Merry Wanderer of the Night  + [YA]

Review: A Scary Scene in a Scary Movie by Matt Blackstone

I have my Bachelors Degree in Psychology, so anytime I come across a book that deals with Psychological disorders or is billed/marketed as 'psychological' my inner Psych nerd perks up and says 'Want'. So, when I heard about A Scary Scene in a Scary Movie by Matt Blackstone I was excited to read it and see what it had to offer.

A Scary Scene takes on the Obsessive Compulsive Disorder (OCD) something that has become very, very prevalent in YA lit. (I'm working really hard to hold my tongue here... Come back in September and I'll have more to say on that.) Rene, our main character, is 14 and faces his OCD everyday.

Now, even though my degree is in Psychology, I do not claim to be an expert or capable of diagnosis. Rene has a bunch of different compulsions. He smells his hand when he's nervous, washes them regularly, can't function or move if the numbers of time add up to 13, because it's unlucky and more. And, whenever he gets to feeling really anxious or stressed or intensely emotional, he equates the feeling with 'a scary scene in a scary movie'. The book is about Rene, his struggles with OCD and how he tries to cope.

One thing I really liked about the way Blackstone tackled OCD here is that he doesn't sugar coat it. Far too many YA books out there right now use OCD as a way to add instant depth to an otherwise perfect character. It's a way to give them a disorder but still make them a viable and attractive love interest without actually giving them a completely debilitating illness. But that is an unfair portrayal of OCD. While OCD isn't as serious an illness as something like Paranoid Schizophrenia but it is still a serious problem for those who suffer from it. We joke in our culture that someone who uses a lot of Germ-X or is highly organized is OCD and we laugh about it. But OCD is something that is so much more than that, so much worse and I think a lot of authors do those suffering from OCD a disservice by making it a character trait instead of an illness.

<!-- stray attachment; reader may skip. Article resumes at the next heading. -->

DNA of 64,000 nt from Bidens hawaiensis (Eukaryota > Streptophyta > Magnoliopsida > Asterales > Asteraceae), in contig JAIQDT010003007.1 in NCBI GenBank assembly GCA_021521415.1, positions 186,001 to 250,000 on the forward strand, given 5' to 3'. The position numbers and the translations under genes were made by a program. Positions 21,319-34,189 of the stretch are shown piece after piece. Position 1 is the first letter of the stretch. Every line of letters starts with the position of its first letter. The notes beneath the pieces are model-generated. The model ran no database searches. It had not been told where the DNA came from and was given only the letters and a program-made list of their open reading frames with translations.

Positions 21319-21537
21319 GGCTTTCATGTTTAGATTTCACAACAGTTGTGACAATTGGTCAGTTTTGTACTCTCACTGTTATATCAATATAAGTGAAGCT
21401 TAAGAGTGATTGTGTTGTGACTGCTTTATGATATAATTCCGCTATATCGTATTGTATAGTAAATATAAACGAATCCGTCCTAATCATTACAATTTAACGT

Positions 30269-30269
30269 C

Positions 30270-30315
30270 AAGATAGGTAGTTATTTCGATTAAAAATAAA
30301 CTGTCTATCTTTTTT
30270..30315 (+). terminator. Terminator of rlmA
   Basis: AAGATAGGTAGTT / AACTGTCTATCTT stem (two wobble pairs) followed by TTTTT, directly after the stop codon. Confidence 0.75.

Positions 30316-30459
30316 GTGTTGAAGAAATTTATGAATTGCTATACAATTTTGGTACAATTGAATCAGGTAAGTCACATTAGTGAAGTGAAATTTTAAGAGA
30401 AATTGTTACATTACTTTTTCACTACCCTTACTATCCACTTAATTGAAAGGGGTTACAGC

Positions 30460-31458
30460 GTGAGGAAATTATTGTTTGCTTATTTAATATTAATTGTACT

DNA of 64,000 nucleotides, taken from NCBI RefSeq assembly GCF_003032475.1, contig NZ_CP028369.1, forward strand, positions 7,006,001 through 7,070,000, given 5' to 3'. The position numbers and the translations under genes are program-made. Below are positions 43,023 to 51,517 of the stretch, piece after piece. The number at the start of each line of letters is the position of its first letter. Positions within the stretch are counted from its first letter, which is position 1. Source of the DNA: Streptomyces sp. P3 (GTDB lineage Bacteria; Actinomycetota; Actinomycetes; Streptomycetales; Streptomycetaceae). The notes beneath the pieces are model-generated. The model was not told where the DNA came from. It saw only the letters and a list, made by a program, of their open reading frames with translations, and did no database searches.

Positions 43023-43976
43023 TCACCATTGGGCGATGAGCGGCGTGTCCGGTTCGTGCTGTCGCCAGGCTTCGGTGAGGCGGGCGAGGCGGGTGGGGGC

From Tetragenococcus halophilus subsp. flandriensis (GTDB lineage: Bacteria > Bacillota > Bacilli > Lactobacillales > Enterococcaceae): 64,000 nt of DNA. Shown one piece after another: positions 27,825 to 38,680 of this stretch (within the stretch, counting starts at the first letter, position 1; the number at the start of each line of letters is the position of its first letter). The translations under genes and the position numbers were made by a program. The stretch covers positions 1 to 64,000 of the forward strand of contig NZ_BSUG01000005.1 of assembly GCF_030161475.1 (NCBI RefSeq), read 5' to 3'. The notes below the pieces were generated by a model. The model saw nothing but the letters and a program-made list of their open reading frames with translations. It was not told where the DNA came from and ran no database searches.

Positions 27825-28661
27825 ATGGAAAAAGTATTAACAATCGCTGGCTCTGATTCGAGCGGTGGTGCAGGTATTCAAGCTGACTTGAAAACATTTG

OCD is classified as an anxiety disorder. A Scary Scene is one of the few books I've read that actual handles OCD as such. In other books it's an annoyance or an inconvenience, but in Rene's world it is something that consumes this thoughts, his attention, his focus and it interferes with how he lives his life. It's an illness and I can't tell you how happy I was to come across a book that treated it as such.

Although I thought Blackstone did a fairly good job addressing the more serious side of OCD, I did feel that there was something missing in this book. I wasn't quite sure that I believed in a lot of the characters and their interactions with each other. Rene has never really had a friend, his OCD gets in the way of that, but then Gio moves into his school. And Rene is fascinated by Gio and decides he's going to try and get to know him. Surprisingly, it works. They are somehow able to

Then the story kind of falls apart for me a little bit. I feel like Blackstone wasn't sure that a story about a kid dealing with the harsh realities of OCD wasn't going to have enough conflict, enough drama and so he brought in a whole story line involving his father, and New York City. This is when I kind of stopped believing in the actions of the characters, and when the story started to lose some of it's credibility for me. Perhaps there was more to the story that I missed, but I honestly believe that a story about a kid learning to deal with an anxiety disorder as severe as Rene's doesn't need to borrow trouble.

Overall, this is a book that I believe was worth reading. I'm glad I read it and glad that I was able to find a book that, for the most part, gave a more realistic view of how bad OCD can really be for someone living through it. I'm not sure how realistic I think the book is overall, but I can tell you that someone, especially a young kid suffering through OCD is going to act more like Rene does than some of the glib, 'casually disordered' characters we see in other recent books.

*Disclaimer: A copy of this book was received through the Teen Book Scene in exchange for a fair and unbiased review.